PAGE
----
Amazon isn’t one to take a year off.

After reaching $22 trillion in global retail sales in 2016, the e-commerce giant flexed its tentacles and entrenched itself even deeper in a handful of industries this year, like physical and online retail, advertising, video streaming and payments. From the $13.7 billion purchase of Whole Foods that shook the grocery industry to the fast rise of its server-to-server solution, Amazon had an almost alarmingly action-packed year.

Feb. 2: Amazon announces its 2016 earnings
Amazon starts its financial year 2017 with a 27 percent revenue jump, from $107 billion to $136 billion. Analysts estimate that the company will reach $1 trillion in revenue within the decade.

Feb. 26: Amazon Studios’ ‘Manchester by the Sea’ wins two Oscars
Here’s a reminder that Amazon is everywhere: The film “Manchester by the Sea,” distributed by Amazon Studios, takes home two awards on Oscar night — best original screenplay and best actor for star Casey Affleck.

April 4: Amazon inks a deal with the NFL
Amazon gets the attention of network TV stations and football fans everywhere when it announces a $50 million deal with the NFL that would permit Amazon Video to livestream 10 “Thursday Night Football” games to the service’s estimated 80 million members.

April 24: Amazon launches digital subscription marketplace, Subscribe with Amazon
Amazon throws publishers a bone when it announces the launch of Subscribe with Amazon, which lets publishers sell subscriptions to Amazon members, who can then manage, search and read those subscriptions in one place.

April 27: The ‘elephant in the room’
WPP chief Martin Sorrell identifies Amazon as “the elephant in the room,” meaning it’s the next powerful force agencies must grapple with. Considering he predicted the rise of the Google-Facebook duopoly, it’s not a declaration to take lightly. In the months that followed, agencies ramp up their Amazon-specific services.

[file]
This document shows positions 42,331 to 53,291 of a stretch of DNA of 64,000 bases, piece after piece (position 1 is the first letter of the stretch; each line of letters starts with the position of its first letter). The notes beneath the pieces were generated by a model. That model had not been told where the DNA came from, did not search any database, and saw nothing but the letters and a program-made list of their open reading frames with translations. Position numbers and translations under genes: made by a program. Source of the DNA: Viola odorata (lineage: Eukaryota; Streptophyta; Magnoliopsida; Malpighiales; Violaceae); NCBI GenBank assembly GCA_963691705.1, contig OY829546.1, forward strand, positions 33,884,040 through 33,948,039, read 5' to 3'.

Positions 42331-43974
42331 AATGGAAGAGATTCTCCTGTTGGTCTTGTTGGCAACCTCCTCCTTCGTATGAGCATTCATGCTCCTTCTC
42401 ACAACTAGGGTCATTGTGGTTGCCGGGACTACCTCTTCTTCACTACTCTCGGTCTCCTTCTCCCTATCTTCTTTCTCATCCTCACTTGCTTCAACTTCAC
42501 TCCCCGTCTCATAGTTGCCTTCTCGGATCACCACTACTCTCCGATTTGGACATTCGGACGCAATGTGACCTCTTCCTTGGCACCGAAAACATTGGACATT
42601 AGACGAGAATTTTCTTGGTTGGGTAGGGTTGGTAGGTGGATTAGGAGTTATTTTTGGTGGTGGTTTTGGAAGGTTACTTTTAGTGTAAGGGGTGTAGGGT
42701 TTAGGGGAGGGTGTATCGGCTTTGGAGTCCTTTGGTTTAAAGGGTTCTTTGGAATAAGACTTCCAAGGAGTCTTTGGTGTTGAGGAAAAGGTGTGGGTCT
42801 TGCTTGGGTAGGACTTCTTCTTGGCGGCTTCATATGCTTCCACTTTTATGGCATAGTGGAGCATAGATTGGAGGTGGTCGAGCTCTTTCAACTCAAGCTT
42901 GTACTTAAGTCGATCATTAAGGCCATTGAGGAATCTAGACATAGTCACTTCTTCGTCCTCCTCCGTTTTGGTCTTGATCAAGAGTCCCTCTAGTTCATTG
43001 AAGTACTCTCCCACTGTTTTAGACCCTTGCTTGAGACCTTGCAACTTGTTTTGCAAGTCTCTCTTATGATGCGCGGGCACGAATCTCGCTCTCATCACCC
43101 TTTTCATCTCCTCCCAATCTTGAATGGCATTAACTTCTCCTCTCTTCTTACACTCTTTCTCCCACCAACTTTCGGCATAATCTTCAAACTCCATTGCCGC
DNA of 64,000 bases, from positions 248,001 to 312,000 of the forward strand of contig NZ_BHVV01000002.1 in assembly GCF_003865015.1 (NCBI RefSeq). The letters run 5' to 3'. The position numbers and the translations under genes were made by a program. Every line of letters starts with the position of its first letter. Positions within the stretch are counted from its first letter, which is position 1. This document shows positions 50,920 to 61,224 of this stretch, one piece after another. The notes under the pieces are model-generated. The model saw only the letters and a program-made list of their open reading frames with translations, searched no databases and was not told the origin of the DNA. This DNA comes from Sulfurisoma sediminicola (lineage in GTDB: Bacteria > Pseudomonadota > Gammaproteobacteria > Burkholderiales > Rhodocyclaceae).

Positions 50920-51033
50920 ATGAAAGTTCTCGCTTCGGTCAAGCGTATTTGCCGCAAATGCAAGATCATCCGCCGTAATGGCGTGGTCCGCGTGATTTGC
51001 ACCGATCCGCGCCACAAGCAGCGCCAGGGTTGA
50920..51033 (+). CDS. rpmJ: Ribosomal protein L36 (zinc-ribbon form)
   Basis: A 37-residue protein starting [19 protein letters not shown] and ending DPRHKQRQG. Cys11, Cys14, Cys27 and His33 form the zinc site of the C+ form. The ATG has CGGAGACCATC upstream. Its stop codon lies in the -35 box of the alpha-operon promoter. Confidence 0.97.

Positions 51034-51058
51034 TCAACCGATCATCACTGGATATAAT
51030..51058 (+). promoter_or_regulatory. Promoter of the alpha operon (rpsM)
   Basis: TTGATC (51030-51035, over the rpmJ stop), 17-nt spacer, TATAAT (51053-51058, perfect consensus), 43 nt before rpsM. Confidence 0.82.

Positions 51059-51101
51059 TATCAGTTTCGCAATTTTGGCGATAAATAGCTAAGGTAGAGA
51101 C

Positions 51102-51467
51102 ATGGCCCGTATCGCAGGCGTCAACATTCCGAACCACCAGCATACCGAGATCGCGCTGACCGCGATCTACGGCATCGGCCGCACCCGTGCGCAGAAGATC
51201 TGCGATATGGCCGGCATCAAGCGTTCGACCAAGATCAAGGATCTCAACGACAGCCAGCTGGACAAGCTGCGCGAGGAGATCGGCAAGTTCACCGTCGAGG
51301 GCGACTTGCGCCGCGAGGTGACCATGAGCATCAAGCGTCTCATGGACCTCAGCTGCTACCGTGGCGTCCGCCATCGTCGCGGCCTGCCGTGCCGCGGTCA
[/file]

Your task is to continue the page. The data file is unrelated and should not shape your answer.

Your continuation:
April 28: Echo Look debuts
Amazon establishes new territory in the bedroom with the launch of Echo Look, a $200 Alexa-powered gadget made to help users get dressed and build their own “personal lookbooks.” The fashion charge continues.

May 24: Amazon Channels lures more video
Adding to its Amazon Video Direct program, which lets publishers of any size upload video content for Prime subscribers, Amazon launches Amazon Channels internationally, a service that lets media companies sell their subscription services as add-on channels, in the U.K., Germany and Austria. Early participants of both say the revenue is already rolling in.

June 13: Prime perks branch out with Prime Reload
Amazon’s Prime Reload program offers incentive for Prime members to fund their balances with their debit cards by giving 2 percent of purchases back to users. If it offers perks like a bank …

June 20: Amazon raises the curtain on Echo Show
Echo Show, an Echo device that has a built-in screen for uses like baby monitoring and video streaming, is announced as the latest addition to Amazon’s hardware lineup. Things get ugly a few months later when Google, in the process of building a competitor product, pulls YouTube from the platform.

June 20: Prime Wardrobe becomes Amazon’s first personal stylist
Amazon boards the try-before-you-buy train of e-commerce purchasing incentives when it announces Prime Wardrobe. The service lets Prime members select a few pieces of clothing, try them on at home and decide what they want to keep before sending the rest back. Sound familiar? Amazon took a direct jab at Stitch Fix, the online styling service that filed for an IPO in October.

June 21: Nike gives in